Manifesto for Agile Governance

It’s been 14 years since the original Manifesto for Agile Software Development was forged on February 12, 2001, by 17 software development leaders.  The pace of change continues to accelerate and Agile Methodologies have begun to successfully replicate themselves beyond software and IT.
Recently Andrew was chatting with some of his colleagues at Knowit Group in Stockholm, Sweden and they had suggested creating a Manifesto that deals with Scaling Agile.  It was during one of the discussions on this topic that Andrew pointed out that there is actually a subtle, yet key, difference between Scaling Agile and Enterprise Governance.  And, so far, it has been a really tough sell for the Technology side of the company to convince the Business side of the organization to adopt “Agile.”  The graphic below might help describe the issue:
 Agile Governance Leadership UVF simplified
Scaling Agile has primarily been limited to all activities below the line in the Technology area.  Governance, on the other hand, is above the line and impacts the entire organization.  To date, Agile has grown organically from the bottom-up.  There are a myriad of team-level tools like Scrum, Kanban, XP, Scrumban, etc.  And, for scaling technology teams and programs there are tools like SAFe, DAD, LeSS, etc.  But, they all are targeted at the technology side of the house.  Management 3.0 sort of straddles the line between technology and business, but it is primarily aimed at and utilized on the Technology side (for the middle-layer of management).
Our tool, the Unified Vision Framework, begins with the Executive in mind.  But also, due to its simplicity, also works at the team-level, regardless of the methodology:
Agile Governance Leadership UVF Napkin
We believe it is time to initiate the discussion about a Manifesto for Agile Governance instead of just for Scaling Agile.  This is because we feel that a Manifesto that could be used for just Scaling Agile, for example, would limit the discussion to only Technology through a management lens.  In our opinion, a Manifesto for Agile Governance raises the discussion to the Executive and leadership levels in the organization.
A number of well-known, authors and experts in the Agile community have recently published books on how to scale Agile and Scrum to the Enterprise level.  We’ll look at those tools in another blog post.  We find it interesting that a Manifesto for either Scaling Agile or Agile Governance hasn’t yet been agreed upon by the Agile community.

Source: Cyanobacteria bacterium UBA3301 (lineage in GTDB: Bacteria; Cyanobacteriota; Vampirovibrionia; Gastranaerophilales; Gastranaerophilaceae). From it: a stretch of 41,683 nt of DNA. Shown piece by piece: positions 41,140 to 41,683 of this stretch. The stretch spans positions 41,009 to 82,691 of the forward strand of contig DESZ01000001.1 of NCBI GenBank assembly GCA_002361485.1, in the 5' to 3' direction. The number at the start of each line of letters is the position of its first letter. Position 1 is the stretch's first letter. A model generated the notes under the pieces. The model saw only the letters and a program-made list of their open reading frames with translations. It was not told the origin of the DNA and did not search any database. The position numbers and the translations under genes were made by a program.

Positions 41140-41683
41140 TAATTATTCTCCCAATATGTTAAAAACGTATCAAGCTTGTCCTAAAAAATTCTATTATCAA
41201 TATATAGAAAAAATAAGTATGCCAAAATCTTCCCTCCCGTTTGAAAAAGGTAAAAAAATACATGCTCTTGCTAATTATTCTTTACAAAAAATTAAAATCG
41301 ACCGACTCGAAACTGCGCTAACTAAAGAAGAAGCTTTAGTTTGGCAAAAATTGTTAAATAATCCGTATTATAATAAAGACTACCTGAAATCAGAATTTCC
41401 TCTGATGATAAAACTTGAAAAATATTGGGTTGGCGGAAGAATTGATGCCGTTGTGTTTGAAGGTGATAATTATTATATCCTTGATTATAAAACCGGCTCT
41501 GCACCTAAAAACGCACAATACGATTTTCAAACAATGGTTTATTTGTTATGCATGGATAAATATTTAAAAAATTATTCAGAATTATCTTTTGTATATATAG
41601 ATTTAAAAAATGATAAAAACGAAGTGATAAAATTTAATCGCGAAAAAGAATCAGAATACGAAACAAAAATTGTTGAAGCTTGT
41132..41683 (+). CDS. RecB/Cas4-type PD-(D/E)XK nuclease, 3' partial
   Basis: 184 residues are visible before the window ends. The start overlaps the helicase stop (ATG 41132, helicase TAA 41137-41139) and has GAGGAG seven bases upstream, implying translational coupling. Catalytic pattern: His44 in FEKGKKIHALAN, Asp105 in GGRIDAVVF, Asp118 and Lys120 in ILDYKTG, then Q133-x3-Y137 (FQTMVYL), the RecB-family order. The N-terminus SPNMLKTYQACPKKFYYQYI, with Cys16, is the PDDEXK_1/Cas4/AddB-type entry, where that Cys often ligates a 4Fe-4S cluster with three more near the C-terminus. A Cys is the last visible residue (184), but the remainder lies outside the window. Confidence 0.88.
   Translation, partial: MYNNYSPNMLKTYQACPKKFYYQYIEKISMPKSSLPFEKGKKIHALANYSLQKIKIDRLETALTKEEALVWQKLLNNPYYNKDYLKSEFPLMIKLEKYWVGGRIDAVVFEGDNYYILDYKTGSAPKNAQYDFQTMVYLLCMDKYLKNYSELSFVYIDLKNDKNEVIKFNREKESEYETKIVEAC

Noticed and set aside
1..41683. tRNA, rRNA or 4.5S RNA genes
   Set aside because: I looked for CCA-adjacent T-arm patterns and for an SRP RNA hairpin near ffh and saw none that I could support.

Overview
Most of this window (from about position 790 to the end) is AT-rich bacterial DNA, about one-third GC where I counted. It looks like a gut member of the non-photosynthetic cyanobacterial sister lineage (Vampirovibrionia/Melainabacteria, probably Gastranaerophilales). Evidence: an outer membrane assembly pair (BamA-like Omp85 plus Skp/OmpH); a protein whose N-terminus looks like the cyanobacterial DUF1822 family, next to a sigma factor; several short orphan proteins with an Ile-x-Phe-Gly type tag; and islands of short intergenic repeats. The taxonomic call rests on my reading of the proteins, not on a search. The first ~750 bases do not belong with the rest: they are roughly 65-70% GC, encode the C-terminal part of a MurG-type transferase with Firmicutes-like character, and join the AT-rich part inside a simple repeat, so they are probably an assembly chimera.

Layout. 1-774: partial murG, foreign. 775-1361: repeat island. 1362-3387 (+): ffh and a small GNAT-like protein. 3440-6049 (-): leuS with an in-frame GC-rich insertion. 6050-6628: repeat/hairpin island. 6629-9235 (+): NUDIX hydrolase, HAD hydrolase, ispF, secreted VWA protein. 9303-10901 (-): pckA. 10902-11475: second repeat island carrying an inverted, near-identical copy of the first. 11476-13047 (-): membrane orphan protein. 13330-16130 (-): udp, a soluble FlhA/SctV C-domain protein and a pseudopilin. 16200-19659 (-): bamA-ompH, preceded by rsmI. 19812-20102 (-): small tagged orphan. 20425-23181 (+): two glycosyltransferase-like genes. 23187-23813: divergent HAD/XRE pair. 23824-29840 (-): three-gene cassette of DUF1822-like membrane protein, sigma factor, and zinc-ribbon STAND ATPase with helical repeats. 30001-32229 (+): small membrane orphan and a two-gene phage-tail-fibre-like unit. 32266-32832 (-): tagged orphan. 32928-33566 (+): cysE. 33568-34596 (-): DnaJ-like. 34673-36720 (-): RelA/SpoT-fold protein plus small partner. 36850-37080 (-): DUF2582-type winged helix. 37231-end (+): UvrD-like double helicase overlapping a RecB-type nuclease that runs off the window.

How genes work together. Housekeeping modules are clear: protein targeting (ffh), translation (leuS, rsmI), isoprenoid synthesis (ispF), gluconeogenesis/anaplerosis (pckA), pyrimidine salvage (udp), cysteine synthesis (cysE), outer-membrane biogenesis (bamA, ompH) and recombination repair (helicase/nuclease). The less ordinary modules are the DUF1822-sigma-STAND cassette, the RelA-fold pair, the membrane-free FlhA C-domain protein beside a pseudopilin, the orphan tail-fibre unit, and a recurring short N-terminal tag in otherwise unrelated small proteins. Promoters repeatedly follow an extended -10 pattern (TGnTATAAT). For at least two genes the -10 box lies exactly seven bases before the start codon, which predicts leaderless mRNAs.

To get the ball rolling, we propose the following Manifesto for Agile Governance for consideration:

Manifesto for Agile Governance
We are uncovering better ways of delivering business value
by doing it and helping others do it.
Through this work we have come to value:
Clear Vision and Strategy over team-level, self-prioritization
Servant leadership over micromanaging, command and control
Business value delivered over completed product, service or result
Stakeholder collaboration over unbending governance structures
Iteratively leading change & innovation over following rigid plans 
That is, while there may be value in doing the items on the right,
we value delivering the items on the left more.

All thoughts, comments and input to improve this draft Manifesto for Agile Governance are most welcome; and, in advance, many thanks…
Andrew Kallman and Ted Kallman are the co-authors of the Unified Vision Framework and their book, “The Nehemiah Effect” is a #1 National Best Seller on (in as many as 3 categories:  Business, Consulting and Project Management) for 4 of the last 10 months:
The Nehemiah Effect: Ancient Wisdom from the World’s First Agile Projects
  1. Peter Jetter said:

    Hm, so far agile made some progress to reduce waste from vertical silos(which reduced effectivity of horizontal value streams). Where agile largely fails IMO is in breaking down horizontal barriers and waste. As such i am not happy with the clear divide between business and technology. We must a achive a continuum, a flow in the vertical directions as well.
    Many companies have no problem in formulating clear business goals. Where we fail is in creating&maintaining VERTICAL COHERENCE of these business goals with the operational level of teams.

    One reason is that- like with product requirments-, we tend to describe solutions and not really problem spaces and Acceptance Critera, which allow for a sufficiently large solution space.

    Second is neglecting qualities of complex systems like emergence(the whole is not equal to the sum of parts) – and not allowing for evolutionary strategies (including heuristics and experimentation).

    Third: wrong information reduction mechanisms: Business goals are at high abstraction level- They tend to be fairly general aka context-free.
    Down at the operational level context-dependency is dominant. How do we add that context-specific information ?

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